What did you eat for breakfast today?
Eggs and a sorghum pancake.
What can viewers expect for the upcoming season of The Walking Dead?
There is, at one point, a reference to cobbler. And you may have seen a ferocious tiger in our Comic-Con trailer.
Many of the characters on The Walking Dead have to do unexpected things, including eating dog food from old and possibly expired cans. How does food as well as the loss of normalcy and routine play into the show?
The old world is gone in our story, and with it the relative ease of keeping yourself fed. I say relative ease because nearly 8 percent of US kids live in food insecurity, right now, not in the apocalypse—do check out Feeding America. Food means a great deal to everyone living in the apocalypse—in some ways, it’s a proof of civilization on the show. But also, I think food on the show represents family—that is, seeing these disparate characters sit down and share (an often precious meal) is a way to show how they have become an ersatz family.
What would a walker/zombie breakfast party look like? What would be served? Where would it be?Without going into it too deeply, I think it would go downhill very, very fast.
What does breakfast look like on the set? Is it tough to eat around all that fake blood and guts?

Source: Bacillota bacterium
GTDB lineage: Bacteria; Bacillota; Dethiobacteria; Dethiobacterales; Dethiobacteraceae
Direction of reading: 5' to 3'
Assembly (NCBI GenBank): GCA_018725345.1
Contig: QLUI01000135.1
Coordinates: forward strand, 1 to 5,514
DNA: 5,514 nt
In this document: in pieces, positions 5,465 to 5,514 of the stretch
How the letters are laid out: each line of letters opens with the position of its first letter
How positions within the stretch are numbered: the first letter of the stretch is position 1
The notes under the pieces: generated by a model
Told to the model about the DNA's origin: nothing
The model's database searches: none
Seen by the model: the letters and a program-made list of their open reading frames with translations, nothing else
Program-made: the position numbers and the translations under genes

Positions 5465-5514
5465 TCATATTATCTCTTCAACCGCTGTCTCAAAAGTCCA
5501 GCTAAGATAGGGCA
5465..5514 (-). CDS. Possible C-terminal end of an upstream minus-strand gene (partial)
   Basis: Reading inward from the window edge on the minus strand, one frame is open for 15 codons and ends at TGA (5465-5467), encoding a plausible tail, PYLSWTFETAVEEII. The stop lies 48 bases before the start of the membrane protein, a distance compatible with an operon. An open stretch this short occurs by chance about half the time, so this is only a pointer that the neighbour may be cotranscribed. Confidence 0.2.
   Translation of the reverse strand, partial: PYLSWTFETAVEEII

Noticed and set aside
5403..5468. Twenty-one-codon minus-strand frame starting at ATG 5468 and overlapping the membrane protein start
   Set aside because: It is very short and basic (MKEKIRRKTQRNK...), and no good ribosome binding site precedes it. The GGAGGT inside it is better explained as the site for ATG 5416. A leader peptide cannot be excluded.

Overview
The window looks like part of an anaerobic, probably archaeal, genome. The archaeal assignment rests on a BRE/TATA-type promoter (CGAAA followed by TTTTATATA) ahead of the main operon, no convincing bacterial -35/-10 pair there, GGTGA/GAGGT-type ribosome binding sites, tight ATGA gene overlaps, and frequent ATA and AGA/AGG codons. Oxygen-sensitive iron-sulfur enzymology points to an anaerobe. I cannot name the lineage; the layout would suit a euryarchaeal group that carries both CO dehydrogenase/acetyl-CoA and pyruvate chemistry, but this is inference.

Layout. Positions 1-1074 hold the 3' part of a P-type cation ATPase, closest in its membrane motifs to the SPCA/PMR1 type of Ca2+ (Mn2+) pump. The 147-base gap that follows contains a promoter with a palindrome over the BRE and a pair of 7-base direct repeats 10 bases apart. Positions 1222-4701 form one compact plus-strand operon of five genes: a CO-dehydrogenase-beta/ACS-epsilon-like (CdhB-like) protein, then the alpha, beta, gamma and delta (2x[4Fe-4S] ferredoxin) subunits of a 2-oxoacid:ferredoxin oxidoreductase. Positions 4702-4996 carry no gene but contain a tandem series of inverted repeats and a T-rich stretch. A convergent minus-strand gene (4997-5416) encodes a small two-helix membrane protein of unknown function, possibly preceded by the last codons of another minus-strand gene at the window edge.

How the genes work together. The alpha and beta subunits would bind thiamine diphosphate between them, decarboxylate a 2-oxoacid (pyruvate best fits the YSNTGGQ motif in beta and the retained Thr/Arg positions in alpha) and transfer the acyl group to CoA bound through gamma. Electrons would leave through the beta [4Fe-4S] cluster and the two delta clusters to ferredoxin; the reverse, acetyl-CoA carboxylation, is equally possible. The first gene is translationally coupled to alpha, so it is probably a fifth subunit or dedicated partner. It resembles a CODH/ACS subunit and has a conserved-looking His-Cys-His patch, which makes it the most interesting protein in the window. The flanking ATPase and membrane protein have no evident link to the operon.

Breakfast is often very, very early. Our caterers are pretty remarkable, so the offerings are usually quite terrific. And they entertain my requests, which is quite handy, as I often have some fairly idiosyncratic breakfasts like egg and veggie burger sandwiches and such. I will say Greg Nicotero (one of the Exec Producers, the Maestro of Makeup Special Effects, and a busy, busy director on the show) has a solid breakfast game that I often ape. He requests well composed breakfast tacos a lot.
You can often see walkers in line for food, or bloodied cast members… It’s astounding the first time you see it, and then, as the years go by, you forget it’s strange to see someone eating pancakes with half their face gone.
What is the oddest breakfast you ever had on set or at work?
I think the cooking I did in my hotel room in Georgia got fairly ambitious. I had a travel toaster for a while, and using a microwave, I was making some hotel room egg sandwiches of note. Hot sauce, veggie bacon, lettuce, tomato… Not that impressive in real life, but if it’s made atop a chest of drawers? Maybe that’s something of interest.
Other than that, I miss at least one breakfast a week, so lunch often winds up being breakfast, and veggie dogs on tortillas for breakfast is a drop weird, I think.
If you could breakfast with anyone, in the world, who would it be? Where would you sit, and what would you eat?
I fear these questions much more than walkers. Very, very, very hard one. I’m going to say pancakes with George Lucas at Vivian’s, on the back patio. I have a lot of questions.